DN - Defence Notes

Philippines receives US arms

2nd February 2017 - 08:02 GMT | by Gordon Arthur in Hong Kong


On 27 January the US delivered batches of infantry weapons and an unmanned vehicle system to the Philippines Armed Forces (AFP).

These were purchased by the Philippines through the Foreign Military Sales scheme and represent a significant increase in capability for the military, which is expanding and enhancing its counter-terror operations. It also shows that relations between the US and the Philippines in the defence field, are continuing despite the political drama. 

This equipment included more than 400 M203 40mm grenade launchers, 85 M40A5 7.62mm sniper rifles and an AeroVironment RQ-11B Raven unmanned aerial (UAV) system to the Philippine Army and Philippine Marine Corps (PMC).

The deliveries took place at Clark Air Force Base in the Philippines. The US Embassy noted, ‘This equipment will help enhance the AFP’s counterterrorism capabilities, and protect Philippine security forces actively engaged in counterterrorism operations in the southern Philippines.’

The RQ-11B system comprises three UAVs and it was provided via a grant counterterrorism programme. The US explained, ‘As part of the grant, and in addition to the three unmanned aerial vehicles included in the Raven system, Philippine service members received training in the United States on its operations and maintenance.’

The AFP will own and operate the Raven system. 

Of interest, under its Marine Fleet Imagery Targeting Support System programme, the PMC is already procuring the Super Swiper UAV from Emmen Aerospace via Triton Communications Corporation, a Philippine company. The hand-launched Super Swiper is due to be delivered to the marines by June 2017.

The US stated the late-January transfer of the aforementioned equipment demonstrated a bilateral commitment to ‘work towards safer communities and the eradication of global terror networks’.

The Philippines has long been reliant on the US for military equipment, whether new or second-hand. However, President Rodrigo Duterte is currently pursuing potential acquisitions from Russia and China.

Reflecting Duterte’s schizophrenic security policy, especially considering the acerbic vitriol from China over Philippine resistance to its South China Sea territorial claims last year, Duterte invited China to send sea patrols in the Sulu Sea to help counter Islamist militant activity.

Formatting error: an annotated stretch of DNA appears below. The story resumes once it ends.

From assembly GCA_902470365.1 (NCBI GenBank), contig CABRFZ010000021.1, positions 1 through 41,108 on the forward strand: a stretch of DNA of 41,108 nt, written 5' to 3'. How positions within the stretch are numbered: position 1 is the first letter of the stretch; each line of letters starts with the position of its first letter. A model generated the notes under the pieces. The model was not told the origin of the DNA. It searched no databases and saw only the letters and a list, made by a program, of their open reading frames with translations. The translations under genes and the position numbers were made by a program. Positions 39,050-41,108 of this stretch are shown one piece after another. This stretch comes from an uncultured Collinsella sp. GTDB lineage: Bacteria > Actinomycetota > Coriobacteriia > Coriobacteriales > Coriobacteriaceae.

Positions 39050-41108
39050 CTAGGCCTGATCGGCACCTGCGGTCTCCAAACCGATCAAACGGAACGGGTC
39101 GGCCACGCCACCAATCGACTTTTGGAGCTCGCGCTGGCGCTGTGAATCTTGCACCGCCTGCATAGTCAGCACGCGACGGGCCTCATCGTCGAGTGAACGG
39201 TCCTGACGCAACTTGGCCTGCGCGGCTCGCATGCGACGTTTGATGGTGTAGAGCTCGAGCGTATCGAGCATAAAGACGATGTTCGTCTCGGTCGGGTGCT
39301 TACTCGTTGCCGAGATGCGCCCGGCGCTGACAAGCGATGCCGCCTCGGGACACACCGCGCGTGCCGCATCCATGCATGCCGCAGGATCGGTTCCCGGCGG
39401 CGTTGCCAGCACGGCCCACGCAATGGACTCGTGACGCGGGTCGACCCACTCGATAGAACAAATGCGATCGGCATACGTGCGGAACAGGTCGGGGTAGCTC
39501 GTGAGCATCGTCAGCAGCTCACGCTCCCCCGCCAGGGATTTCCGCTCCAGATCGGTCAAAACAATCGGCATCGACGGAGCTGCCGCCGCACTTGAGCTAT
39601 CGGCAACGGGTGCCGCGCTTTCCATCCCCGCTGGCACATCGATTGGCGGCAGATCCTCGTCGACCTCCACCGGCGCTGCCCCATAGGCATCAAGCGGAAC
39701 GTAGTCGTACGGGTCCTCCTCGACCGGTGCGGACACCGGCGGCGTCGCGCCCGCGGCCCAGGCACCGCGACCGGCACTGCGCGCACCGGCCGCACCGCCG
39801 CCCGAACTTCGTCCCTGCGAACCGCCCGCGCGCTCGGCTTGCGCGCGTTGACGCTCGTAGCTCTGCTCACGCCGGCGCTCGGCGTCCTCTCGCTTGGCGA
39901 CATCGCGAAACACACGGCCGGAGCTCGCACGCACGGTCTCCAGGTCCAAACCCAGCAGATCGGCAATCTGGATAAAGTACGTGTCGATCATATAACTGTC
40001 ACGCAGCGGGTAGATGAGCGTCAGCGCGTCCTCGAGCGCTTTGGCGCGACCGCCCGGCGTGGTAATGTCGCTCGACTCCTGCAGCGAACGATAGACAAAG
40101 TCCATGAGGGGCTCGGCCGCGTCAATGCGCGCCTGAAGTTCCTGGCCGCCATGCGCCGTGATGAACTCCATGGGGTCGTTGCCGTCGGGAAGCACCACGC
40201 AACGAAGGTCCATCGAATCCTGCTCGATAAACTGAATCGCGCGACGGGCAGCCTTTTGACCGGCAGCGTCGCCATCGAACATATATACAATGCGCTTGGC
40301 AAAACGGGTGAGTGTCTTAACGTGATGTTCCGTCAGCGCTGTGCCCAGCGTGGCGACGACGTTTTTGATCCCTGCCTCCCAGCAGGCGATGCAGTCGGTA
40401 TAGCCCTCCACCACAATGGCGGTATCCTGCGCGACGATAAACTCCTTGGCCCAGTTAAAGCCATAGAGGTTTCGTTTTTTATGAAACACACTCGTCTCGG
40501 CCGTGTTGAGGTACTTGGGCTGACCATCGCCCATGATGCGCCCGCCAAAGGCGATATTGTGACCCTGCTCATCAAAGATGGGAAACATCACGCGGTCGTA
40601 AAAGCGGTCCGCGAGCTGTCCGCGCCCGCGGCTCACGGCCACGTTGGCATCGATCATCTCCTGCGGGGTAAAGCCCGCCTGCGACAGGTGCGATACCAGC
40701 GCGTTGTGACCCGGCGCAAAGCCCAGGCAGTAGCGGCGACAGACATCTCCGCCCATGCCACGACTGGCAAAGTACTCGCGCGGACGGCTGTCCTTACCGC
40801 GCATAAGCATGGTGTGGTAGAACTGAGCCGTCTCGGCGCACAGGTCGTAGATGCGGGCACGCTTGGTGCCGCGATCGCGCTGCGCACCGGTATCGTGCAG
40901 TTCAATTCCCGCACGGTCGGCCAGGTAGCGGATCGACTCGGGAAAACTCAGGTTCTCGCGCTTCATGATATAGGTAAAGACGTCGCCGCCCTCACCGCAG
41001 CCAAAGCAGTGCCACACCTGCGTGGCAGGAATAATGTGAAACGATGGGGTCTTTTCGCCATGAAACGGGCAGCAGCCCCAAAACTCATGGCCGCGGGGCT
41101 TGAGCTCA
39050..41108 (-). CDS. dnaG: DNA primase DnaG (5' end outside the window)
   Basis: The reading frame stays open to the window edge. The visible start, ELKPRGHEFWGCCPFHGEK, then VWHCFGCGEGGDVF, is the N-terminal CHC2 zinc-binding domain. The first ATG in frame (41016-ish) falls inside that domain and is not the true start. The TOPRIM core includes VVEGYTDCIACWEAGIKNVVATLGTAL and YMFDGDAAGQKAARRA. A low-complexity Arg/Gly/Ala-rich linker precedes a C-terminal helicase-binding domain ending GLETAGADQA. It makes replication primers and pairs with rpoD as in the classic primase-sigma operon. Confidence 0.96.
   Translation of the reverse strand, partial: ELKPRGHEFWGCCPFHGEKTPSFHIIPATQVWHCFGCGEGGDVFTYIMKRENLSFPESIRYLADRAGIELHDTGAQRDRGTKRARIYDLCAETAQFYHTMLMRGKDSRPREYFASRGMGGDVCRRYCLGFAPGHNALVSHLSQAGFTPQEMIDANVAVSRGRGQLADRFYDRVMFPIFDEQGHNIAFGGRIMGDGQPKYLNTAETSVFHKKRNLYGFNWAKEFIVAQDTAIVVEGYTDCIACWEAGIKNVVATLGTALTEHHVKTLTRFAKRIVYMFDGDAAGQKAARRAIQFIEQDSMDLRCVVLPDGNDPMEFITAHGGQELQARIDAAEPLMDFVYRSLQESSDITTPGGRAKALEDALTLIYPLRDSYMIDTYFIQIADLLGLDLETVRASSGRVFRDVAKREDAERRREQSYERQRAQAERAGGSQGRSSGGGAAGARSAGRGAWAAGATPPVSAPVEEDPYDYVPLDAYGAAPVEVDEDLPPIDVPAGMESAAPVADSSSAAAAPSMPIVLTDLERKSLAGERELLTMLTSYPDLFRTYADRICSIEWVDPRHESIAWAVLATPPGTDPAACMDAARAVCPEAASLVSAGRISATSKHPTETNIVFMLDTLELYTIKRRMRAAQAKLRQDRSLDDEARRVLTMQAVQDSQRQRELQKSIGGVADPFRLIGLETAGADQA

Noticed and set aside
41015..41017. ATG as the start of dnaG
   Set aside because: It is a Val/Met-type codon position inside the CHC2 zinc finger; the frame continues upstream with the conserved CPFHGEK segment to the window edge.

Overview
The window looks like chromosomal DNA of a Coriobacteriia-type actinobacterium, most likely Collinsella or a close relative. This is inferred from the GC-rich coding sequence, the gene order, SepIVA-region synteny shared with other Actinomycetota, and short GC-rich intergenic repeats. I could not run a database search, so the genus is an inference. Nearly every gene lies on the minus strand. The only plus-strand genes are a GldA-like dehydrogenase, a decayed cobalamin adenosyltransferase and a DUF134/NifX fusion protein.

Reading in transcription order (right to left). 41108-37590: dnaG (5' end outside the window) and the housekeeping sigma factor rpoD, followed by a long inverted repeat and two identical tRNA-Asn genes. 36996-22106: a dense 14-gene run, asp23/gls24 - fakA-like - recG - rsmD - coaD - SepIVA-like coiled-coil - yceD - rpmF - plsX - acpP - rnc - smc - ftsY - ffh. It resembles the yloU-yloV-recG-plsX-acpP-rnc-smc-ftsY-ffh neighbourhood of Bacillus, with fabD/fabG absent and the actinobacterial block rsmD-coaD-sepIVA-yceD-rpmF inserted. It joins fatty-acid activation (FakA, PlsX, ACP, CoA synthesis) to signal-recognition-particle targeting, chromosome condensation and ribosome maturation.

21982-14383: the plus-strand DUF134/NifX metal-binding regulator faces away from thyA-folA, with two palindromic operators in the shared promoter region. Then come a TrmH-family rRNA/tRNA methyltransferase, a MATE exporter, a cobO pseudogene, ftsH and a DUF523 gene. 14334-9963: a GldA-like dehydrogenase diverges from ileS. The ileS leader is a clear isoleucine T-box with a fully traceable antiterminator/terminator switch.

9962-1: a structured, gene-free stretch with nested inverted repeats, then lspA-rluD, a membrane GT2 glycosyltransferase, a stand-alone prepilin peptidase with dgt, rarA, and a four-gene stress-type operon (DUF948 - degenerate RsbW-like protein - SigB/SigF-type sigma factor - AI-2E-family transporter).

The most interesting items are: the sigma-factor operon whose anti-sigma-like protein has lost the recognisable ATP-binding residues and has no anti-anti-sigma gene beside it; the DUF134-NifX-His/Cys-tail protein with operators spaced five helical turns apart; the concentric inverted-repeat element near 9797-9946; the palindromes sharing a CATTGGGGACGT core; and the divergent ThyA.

Last year the Abu Sayyaf Group commenced a spate of attacks and kidnappings in poorly controlled waters off the southern coast of the Philippines between Malaysia and Indonesia.

Duterte told AFP commanders that he had requested that China ‘patrol the international waters without necessarily intruding into the territorial waters of countries’.

China has not yet formally responded, but it is likely to accept such an open invitation to both counter terrorism – which it is fighting on its home front in Xinjiang – and to bolster its presence in Southeast Asia.

The International Maritime Bureau recently highlighted the fact that kidnappings in the Sulu Sea are ‘a particular concern’. It reported that in the last quarter of 2016, twelve crewmen were kidnapped from two underway cargo vessels and an anchored fishing vessel, while in November a bulk carrier was fired upon. Earlier last year, crewmembers were kidnapped in three attacks on tugs and barges.

With criminals and terrorists targeting larger vessels and seizing ‘better-paying’ hostages, the organisation warned, ‘IMB advises charterers and owners to consider avoiding the Sulu Sea by routing vessels West of Kalimantan.’

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